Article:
But there are “major similarities on both sides, a kind of deep sense of vulnerability on both sides, all kinds of very bellicose rhetoric and a kind of coming up to the brink,” said Lyle J. Goldstein, an associate professor at the United States Naval War College.
China’s nuclear program is not often discussed as a top security concern in the United States today. But President John F. Kennedy told a visiting French diplomat in 1963 that China’s nuclear ambitions were a “great menace in the future to humanity, the free world, and freedom on earth.”
Americans tended to agree, putting China ahead of the Soviet Union as the biggest global menace in 1964, the historian Gordon H. Chang wrote in his 2015 book “Fateful Ties: A History of America’s Preoccupation with China.”
China’s efforts to acquire nuclear weapons date from the Korean War, when the United States still dominated the technology. The United States weighed using nuclear weapons in the war, both in the early months when the American-led forces faced defeat, and after China entered the conflict as American troops drove the North Korean Army to China’s border.
President Harry S. Truman, who ordered the atomic bombing of the Japanese cities of Hiroshima and Nagasaki at the end of World War II, decided not to use such weapons a few years later against North Korea or China, believing it would only expand the conflict. But President Dwight D. Eisenhower later indicated a willingness to deploy nuclear weapons if the Korean War dragged on or reignited after the armistice was signed in 1953.
China’s leader, Mao Zedong, had once belittled the atom bomb as a “paper tiger,” but after the Korean War and the first Taiwan Strait Crisis in the 1950s, he grew increasingly worried about the possible use of nuclear weapons by the United States. So Chinese leaders ordered the development of China’s own program.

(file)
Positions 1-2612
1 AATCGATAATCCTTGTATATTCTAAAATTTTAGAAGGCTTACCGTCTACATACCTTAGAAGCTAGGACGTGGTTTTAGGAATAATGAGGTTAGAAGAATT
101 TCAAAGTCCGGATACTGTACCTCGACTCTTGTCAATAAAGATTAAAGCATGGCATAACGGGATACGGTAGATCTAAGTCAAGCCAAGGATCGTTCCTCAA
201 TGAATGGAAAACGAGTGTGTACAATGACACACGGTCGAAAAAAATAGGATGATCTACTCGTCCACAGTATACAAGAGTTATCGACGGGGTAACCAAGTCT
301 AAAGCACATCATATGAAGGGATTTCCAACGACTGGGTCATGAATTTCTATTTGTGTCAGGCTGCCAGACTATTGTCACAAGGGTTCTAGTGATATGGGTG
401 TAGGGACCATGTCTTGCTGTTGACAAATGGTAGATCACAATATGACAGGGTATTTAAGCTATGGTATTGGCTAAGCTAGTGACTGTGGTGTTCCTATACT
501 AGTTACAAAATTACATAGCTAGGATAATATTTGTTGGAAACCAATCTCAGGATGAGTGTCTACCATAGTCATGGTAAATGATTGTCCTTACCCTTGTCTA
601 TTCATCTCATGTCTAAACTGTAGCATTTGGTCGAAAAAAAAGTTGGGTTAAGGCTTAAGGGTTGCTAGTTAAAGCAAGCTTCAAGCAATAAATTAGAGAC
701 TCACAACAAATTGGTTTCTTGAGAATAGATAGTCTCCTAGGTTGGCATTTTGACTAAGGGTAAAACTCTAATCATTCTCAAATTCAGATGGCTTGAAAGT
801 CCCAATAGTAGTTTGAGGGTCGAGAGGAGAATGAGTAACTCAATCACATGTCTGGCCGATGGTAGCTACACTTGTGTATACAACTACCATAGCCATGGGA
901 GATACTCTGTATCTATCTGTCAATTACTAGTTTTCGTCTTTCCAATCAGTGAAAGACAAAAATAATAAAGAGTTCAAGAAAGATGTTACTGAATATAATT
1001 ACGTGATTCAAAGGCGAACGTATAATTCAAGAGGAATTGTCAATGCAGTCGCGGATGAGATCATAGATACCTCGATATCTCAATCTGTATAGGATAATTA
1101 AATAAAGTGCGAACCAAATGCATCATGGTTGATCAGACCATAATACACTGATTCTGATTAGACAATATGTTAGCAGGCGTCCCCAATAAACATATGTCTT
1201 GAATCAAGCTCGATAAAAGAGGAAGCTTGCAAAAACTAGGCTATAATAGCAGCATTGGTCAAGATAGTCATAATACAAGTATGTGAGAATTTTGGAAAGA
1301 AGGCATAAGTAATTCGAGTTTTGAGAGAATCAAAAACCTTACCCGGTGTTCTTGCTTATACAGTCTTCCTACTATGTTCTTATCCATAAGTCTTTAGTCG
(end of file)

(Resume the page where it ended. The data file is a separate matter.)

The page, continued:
The Soviet Union initially helped the effort, but China’s leaders grew wary of the risks to their nation’s autonomy. The rift between the two Communist allies deepened, and in 1959 the Soviet Union ceased its technological help of the Chinese nuclear program. China’s first successful nuclear test in 1964 was named “596” for the year and month — June 1959 — the Soviet advisers pulled out.
Kennedy had seriously considered ordering attacks to stop or slow the Chinese nuclear program. An April 1963 a memo from the Joint Chiefs of Staff listed options ranging from raids by Chinese Nationalist soldiers based in Taiwan to an airstrike against Chinese nuclear facilities.
To deal with the threat, the United States sent nuclear-capable bombers and a ballistic missile submarine to Guam in 1964. But questions of feasibility and the acceptability of a surprise attack on China restrained the Americans, Mr. Goldstein wrote in a 2003 paper “When China Was a ‘Rogue State’: The Impact of China’s Nuclear Weapons Program on U.S.-China Relations During the 1960s.”
President Lyndon B. Johnson, who assumed office after Kennedy’s assassination in November 1963, was wary of using force against China’s nuclear program, worried that it could trigger a large-scale intervention of Chinese forces in Vietnam, echoing fears from a decade earlier.
China’s reluctance to press North Korea too hard to give up its nuclear weapons and missile programs is often attributed to its fear that the country could collapse, sending refugees streaming into China and creating a unified Korea that is aligned with the United States right at China’s border. But China’s own history with developing the bomb may be a factor, too, with some suggesting North Korea might one day become a more responsible nuclear actor.
“When China obtained nuclear weapons in the 1960s its government was also regarded by Western countries as a dictatorship,” Shen Dingli, an international relations scholar at Fudan University in Shanghai, wrote in 2006. “Yet, China did not threaten to sell them or use them, except as a deterrent force for ensuring national security.”
So the possibility exists that the fears over North Korea’s program could ease. But getting there will not be easy, and before that comes a period that Mr. Goldstein calls “valley of vulnerability.”
“My bottom line is, It is an incredibly dangerous historical parallel there,” Mr. Goldstein said. “If there is good news on the historical parallel — there does seem to be a tendency of once you pass through the valley of vulnerability, you could argue that moderation ensues, everything cools down, because things are less ambiguous.”
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